• VPC traffic mirroring: This new capability allows you to mirror the traffic of an ENI and send it to another ENI. Whereas VPC Flow Logs give you only IP address and ports, this gives you full packet capture, including filtering abilities and the ability to specify how much of the packets you want to mirror. It uses VXLAN encapsulation, which means traffic arrives to the mirror on UDP port 4879. You can also send traffic to a Network Load Balancer, so seemingly to support this feature, it was also announced that NLBs can now do UDP load balancing. The limitations of this are that it does count against the bandwidth limits for an instance, and this can only be applied on a per ENI basis, meaning you can't mirror all the traffic for a VPC, and you can't mirror traffic for resources that don't use ENIs, such as public Lambdas. This capability has taken so long to come out that most people have figured out how to work around these issues using processes running on the hosts or using routing tables to NAT instances to monitor and block traffic. Additionally, with a lot of network traffic being encrypted, many have stopped being interested in full packet capture. There are cases where this capability is needed, but this seems to have been a feature that was largely added to please legacy vendors.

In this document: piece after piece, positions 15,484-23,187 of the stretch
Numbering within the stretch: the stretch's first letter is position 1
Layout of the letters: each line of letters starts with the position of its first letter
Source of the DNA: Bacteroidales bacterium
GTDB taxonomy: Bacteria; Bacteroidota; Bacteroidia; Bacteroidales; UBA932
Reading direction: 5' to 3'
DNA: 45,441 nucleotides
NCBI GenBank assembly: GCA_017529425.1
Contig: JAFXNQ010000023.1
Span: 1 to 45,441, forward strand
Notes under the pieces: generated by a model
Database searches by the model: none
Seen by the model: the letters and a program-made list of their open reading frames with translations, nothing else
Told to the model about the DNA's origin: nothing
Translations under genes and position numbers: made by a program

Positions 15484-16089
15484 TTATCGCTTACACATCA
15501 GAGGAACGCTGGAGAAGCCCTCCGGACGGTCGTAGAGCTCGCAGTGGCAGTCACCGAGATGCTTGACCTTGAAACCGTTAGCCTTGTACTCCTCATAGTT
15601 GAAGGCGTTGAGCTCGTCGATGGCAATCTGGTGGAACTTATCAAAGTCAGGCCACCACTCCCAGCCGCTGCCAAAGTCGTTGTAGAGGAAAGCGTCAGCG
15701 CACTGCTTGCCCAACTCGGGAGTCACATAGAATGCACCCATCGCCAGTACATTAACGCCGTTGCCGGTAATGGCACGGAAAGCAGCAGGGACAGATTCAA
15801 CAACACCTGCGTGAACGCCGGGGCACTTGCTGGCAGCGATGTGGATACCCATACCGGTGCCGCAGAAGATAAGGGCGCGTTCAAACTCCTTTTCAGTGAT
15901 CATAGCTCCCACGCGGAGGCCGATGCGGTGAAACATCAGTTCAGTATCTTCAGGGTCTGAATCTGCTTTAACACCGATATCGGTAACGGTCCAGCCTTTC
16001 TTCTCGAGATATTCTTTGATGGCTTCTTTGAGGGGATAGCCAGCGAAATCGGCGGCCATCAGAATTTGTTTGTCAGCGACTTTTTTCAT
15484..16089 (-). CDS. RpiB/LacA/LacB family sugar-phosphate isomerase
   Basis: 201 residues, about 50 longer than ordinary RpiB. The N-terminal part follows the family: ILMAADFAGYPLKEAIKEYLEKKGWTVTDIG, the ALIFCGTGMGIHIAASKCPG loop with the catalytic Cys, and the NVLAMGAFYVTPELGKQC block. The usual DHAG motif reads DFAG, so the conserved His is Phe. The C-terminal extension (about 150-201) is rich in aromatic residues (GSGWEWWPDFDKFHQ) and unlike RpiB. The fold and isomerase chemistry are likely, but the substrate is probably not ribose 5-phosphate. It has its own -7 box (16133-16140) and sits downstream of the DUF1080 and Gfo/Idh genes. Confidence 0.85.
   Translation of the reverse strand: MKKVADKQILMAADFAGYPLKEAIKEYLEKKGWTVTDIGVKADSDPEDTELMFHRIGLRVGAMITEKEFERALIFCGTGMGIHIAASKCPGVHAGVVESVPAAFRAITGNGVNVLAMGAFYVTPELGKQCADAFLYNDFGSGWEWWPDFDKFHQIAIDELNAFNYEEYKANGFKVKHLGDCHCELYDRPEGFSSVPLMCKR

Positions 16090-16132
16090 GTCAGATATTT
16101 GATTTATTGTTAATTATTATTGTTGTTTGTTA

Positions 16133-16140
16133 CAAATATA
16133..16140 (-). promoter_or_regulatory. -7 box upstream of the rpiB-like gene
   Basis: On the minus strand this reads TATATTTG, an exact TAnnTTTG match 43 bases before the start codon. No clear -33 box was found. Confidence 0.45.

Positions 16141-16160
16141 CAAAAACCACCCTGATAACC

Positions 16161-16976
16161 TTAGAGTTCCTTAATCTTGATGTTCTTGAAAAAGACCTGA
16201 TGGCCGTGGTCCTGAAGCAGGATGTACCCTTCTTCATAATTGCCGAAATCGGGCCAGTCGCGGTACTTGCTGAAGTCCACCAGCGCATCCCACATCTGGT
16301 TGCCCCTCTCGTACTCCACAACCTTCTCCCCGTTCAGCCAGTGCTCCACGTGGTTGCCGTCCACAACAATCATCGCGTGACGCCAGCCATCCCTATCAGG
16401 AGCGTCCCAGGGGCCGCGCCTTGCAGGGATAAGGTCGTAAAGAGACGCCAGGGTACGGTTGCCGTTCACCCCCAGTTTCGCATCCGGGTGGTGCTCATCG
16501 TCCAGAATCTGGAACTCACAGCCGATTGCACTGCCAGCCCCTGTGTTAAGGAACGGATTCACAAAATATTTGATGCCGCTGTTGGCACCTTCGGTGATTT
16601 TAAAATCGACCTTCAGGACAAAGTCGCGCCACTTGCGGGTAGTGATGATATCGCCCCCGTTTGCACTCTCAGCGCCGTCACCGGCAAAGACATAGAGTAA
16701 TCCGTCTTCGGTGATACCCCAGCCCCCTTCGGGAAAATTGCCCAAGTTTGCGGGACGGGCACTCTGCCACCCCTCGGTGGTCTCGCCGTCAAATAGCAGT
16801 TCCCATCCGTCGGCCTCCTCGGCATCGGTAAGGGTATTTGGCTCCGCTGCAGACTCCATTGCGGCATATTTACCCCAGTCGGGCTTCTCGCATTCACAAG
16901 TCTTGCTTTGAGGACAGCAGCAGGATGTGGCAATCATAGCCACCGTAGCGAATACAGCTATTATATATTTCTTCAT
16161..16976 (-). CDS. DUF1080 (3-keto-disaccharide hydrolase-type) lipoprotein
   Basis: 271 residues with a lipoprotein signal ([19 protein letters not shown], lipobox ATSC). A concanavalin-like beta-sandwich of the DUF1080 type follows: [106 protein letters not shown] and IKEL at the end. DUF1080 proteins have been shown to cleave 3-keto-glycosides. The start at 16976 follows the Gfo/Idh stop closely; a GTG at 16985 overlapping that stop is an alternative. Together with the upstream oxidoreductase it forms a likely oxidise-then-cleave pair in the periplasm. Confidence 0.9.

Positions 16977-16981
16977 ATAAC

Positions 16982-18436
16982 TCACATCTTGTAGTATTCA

• EC2 connect: This provides a way to get SSH keys for EC2s, which allows for key management, short-lived keys, and an additional audit trail. A somewhat similar service is SSM Session Manager, but that can't be used for all of the situations that people use SSH for. If you have to SSH to servers and can't use SSM Session Manager, you should use this. This accomplishes something similar to what Netflix BLESS does.
  • Security Incident Response Whitepaper: Personally, I'm not finding AWS's whitepapers to provide specific enough guidance to be actionable, but your milage may vary.